Agricultural Economics Department


Date of this Version



Published in Cornhusker Economics, 08/04/2004. Produced by the Cooperative Extension, Institute of Agriculture and Natural Resources, Department of Agricultural Economics, University of Nebraska–Lincoln.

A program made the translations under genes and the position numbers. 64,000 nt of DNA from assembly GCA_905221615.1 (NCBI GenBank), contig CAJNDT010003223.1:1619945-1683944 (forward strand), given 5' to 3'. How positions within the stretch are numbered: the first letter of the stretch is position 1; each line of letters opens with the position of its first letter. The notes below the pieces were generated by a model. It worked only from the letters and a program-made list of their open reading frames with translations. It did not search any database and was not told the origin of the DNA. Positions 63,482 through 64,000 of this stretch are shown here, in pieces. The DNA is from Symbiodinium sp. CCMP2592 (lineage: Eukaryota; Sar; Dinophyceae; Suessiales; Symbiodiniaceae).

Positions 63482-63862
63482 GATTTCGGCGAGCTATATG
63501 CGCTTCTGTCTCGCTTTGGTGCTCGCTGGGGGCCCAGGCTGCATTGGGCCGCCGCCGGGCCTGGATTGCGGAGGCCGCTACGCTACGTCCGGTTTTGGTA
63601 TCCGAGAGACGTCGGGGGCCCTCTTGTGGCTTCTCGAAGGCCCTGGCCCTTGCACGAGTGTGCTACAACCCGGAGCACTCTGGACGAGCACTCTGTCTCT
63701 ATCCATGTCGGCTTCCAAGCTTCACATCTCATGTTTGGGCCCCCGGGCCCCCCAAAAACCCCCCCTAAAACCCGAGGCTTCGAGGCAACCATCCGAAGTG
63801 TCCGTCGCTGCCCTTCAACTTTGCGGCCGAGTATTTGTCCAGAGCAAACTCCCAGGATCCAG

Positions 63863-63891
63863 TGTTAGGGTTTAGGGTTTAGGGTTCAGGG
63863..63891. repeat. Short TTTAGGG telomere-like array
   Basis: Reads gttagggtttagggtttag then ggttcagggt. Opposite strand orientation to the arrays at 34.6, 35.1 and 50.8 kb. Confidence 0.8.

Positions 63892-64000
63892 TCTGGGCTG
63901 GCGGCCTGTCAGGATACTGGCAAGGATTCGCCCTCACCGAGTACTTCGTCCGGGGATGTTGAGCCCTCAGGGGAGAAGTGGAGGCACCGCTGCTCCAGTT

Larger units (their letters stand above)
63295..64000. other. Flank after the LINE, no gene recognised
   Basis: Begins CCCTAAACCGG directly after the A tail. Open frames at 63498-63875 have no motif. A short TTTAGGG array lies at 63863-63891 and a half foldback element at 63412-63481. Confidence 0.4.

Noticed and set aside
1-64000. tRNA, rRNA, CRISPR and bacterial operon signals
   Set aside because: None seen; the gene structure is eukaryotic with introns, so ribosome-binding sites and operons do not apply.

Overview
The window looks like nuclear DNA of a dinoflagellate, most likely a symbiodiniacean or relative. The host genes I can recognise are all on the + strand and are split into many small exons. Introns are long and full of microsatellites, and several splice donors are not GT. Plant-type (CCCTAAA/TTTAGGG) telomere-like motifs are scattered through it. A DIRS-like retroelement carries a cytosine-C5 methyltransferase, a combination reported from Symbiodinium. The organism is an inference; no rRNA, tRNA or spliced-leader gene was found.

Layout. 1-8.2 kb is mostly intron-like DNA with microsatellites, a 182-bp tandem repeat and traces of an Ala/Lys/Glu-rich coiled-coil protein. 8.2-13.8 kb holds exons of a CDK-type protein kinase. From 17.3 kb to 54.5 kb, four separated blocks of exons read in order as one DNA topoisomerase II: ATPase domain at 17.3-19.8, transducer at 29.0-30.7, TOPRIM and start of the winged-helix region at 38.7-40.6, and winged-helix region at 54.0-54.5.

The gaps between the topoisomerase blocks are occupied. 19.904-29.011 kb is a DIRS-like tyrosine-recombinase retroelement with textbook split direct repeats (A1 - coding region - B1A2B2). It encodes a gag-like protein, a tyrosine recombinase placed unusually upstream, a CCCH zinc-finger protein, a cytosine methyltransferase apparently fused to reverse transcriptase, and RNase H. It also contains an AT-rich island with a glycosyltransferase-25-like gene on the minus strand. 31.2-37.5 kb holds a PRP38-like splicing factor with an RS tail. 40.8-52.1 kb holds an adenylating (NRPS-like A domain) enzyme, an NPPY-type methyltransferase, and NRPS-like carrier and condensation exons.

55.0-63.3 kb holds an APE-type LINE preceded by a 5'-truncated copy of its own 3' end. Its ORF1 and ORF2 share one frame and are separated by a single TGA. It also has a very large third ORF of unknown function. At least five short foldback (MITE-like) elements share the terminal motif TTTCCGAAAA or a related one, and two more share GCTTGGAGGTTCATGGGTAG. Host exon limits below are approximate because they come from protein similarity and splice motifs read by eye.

A recent research report from the Woods Hole Research Laboratory shows that the burning of fossil fuels is substantively raising the carbon dioxide content of both the oceans and the atmosphere, as shown in the chart from the Boston Globe on the next page. The concern is that both the atmosphere and the ocean will eventually become overburdened with this greenhouse gas, leading to unpredictable climate and environmental changes. The gamble is substantial. It remains unclear, however, how U.S. politicians are going to interact with this problem. We can only look at indicators, such as the Boston Carbon Corporation donating 27,000 greenhouse gas certified trading certificates to cover emissions produced by participants in the recent Democratic National Convention; the Convention worked to be “green” on several fronts, including that of the greenhouse gas issue. While this indicates some political concern over global warming, the Kyoto Protocol was not brought to the table in the platform of the Democratic Party at the Convention, nor is it on the table for the Republican Convention. The matter of signing Kyoto appears a non-issue on both sides of the political fence.